The ECtHR’s case law provides for indirect protection of a right to the environment by sanctioning only environmental violations that simultaneously result in an infringement of other human rights already recognised in the Convention. The Court thus favours an anthropocentric and utilitarian approach to the environment which prevents natural elements from being afforded any protection per se. The Assembly believes that this clearly insufficient and it is important to recognise the intrinsic value of Nature and ecosystems in the light of the interrelationship between human societies and Nature.
The Assembly is convinced that the Council of Europe as the European continent's leading human rights and rule of law organisation should stay proactive in the evolution of human rights, adapt its legal framework accordingly and lead the European governments in these issues through its multilateral co-operation mechanisms. A legally binding and enforceable instrument, such as an additional protocol to the Convention, would finally give the Court a non-disputable base for rulings concerning human rights violations arising from environment-related adverse impacts on human health, dignity and life.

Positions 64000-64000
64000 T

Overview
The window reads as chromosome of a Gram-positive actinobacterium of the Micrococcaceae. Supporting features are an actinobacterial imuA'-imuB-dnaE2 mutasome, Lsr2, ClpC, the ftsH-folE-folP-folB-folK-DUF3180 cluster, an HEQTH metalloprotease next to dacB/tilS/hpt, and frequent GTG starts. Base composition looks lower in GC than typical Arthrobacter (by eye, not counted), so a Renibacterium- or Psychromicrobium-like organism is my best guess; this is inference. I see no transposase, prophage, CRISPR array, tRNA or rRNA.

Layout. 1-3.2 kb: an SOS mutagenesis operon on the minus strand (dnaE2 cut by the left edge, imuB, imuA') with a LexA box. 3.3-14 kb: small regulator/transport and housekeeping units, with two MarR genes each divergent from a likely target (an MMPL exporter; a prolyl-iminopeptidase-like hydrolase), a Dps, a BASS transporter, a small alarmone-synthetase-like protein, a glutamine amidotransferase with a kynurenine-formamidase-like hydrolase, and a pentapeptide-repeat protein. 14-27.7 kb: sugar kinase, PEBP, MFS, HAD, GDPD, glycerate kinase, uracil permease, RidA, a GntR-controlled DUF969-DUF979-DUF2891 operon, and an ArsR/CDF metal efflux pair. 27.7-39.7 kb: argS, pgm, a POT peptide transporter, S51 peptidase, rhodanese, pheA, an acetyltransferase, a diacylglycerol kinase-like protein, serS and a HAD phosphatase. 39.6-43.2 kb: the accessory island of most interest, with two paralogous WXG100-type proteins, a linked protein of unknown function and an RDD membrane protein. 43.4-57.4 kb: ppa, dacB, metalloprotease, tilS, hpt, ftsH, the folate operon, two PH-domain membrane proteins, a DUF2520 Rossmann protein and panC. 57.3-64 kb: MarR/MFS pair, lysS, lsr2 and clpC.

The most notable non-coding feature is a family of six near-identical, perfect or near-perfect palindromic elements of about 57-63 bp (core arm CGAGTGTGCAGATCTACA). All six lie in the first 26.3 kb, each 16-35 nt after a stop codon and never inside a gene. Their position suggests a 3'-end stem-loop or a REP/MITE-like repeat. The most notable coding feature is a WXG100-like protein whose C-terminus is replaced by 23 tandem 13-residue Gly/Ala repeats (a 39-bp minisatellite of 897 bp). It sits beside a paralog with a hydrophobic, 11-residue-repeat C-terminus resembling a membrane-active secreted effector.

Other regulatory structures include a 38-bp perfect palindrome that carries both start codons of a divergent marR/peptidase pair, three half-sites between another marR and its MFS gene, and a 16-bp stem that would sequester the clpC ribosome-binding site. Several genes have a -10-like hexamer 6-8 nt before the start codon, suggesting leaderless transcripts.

Recognising an autonomous right to a healthy environment would have the benefit of allowing a violation to be found irrespective of whether another right had been breached and would therefore raise the profile of this right. In this context, one may note that the United Nations, in its studies and resolutions on human rights and the environment, mainly refers to the human rights obligations linked to the enjoyment of "a safe, clean, healthy and sustainable environment". It is worth mentioning that the UN Human Rights Council adopted (on 5 October 2021) a resolution on the Human right to a safe, clean, healthy and sustainable environment, in which this right is recognised, and the States are called to adopt policies to ensure its full enjoyment.